If you work in marketing and advertising, you’re familiar with the term ‘native advertising’. It’s one of 2015’s (most overused) buzzwords and is set to expand in significance to overall marketing strategies in 2016. So why all the hype? In short, native advertising works and it works well.
First let’s get into what native advertising is…and isn’t.
Native advertising is still pay-for-play. It is not an interchangeable term with content marketing. It is a subset of content marketing and is a strategy for increasing your distribution and reach.
Native advertising is a piece of content — article, video, infographic — that is distributed to an audience through a publisher platform in a way that does not disrupt the native user experience of that platform.
According to Hexagram’s State of Native Advertising Report, the most popular forms of native are sponsored blog posts (65%), sponsored articles (63%) and Facebook sponsored updates (56%). The sponsored content offers the viewing audience helpful or entertaining information that encourages engagement and at it’s best, sharing.
So why do native ads work? Here are five reasons to include native in your next marketing plan.
(1) People Engage With Native Ads
You’ve probably heard the term banner ad blindness. It’s the propensity of internet users to block out and essentially not see banner ads on a website. Marketers have tried to combat this with creative that flashes and moves and interacts with the user’s mouse. Publishers have allowed this and even participated in the degradation of the user experience by giving advertisers access to intrusive pop-ups, interstitials, sliding billboards and other ads that are obnoxious but, for better or worse, do grab a user’s attention. I will confess to selling these ads (it’s all about transparency right?) but as a publisher, we understand that using these ads comes at a price. That price is user experience.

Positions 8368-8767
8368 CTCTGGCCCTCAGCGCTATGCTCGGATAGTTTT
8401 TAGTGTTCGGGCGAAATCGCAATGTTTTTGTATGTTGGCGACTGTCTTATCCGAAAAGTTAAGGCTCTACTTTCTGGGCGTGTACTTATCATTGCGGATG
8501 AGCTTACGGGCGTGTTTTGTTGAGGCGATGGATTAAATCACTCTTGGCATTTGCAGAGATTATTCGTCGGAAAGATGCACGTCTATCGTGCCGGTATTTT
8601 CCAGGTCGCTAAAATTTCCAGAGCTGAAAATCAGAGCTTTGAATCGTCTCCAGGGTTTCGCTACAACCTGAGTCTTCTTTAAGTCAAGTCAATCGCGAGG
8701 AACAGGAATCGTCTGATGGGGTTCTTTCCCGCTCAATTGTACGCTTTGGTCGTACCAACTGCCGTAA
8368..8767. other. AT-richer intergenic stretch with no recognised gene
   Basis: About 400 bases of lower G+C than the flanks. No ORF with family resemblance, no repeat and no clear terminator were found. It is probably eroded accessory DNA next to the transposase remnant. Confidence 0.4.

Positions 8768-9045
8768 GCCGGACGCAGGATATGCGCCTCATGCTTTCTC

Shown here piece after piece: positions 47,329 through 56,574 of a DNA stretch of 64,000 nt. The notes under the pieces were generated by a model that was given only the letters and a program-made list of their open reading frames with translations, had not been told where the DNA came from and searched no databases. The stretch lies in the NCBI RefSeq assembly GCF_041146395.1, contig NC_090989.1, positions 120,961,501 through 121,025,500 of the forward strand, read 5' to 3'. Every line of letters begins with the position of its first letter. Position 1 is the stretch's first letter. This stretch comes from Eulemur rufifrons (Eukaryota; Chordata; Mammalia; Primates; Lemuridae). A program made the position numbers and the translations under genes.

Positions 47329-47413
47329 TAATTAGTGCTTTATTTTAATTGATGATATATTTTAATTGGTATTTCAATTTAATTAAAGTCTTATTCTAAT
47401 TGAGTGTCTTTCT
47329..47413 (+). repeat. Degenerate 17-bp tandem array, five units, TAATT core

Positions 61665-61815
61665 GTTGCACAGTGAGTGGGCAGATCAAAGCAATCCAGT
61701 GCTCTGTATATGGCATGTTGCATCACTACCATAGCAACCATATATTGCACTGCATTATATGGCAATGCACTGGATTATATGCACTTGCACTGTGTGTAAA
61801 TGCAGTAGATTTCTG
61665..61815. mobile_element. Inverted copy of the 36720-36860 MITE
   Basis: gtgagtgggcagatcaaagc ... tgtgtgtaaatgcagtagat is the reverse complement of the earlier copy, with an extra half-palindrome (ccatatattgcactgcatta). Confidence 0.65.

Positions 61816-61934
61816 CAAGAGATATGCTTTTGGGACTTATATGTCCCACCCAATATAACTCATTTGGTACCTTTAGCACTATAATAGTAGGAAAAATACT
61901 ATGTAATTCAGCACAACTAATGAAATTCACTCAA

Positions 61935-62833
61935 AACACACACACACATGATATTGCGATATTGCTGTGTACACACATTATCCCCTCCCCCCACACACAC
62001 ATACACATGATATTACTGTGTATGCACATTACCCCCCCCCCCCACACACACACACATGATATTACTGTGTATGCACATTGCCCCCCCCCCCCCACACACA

Because native ads look and feel like the flow of content on our sites, publishers love the native ad unit. Advertisers love it because users not only see native ads, they engage with them. Click through rates tend to be much higher on native units and if you are really working with the publisher and customizing to their audience, you can get earned impressions on top of your paid impressions with shares on social media. Sharethrough and IPG recently found that 32% of consumers would share a native ad with someone they know.
(2) Native Ads Are Viewed As Much As Editorial
If native ads are placed in the flow of content on a website or social media feed, it matters then how the ads stack up against editorial content. Surprisingly, on some publishers like Upworthy, native content receives 3.5x more views, 3x more shares and 2.9x more attention than editorial pieces. This is not the case for every publisher. PIX11, similar to other publishers like the New York Times and Forbes, report that our sponsored articles perform as well as the rest of our editorial. In fact, I would be suspect of claims that your native ad will drastically outperform a publisher’s own content.
(3) Native Ads Are Great For Branding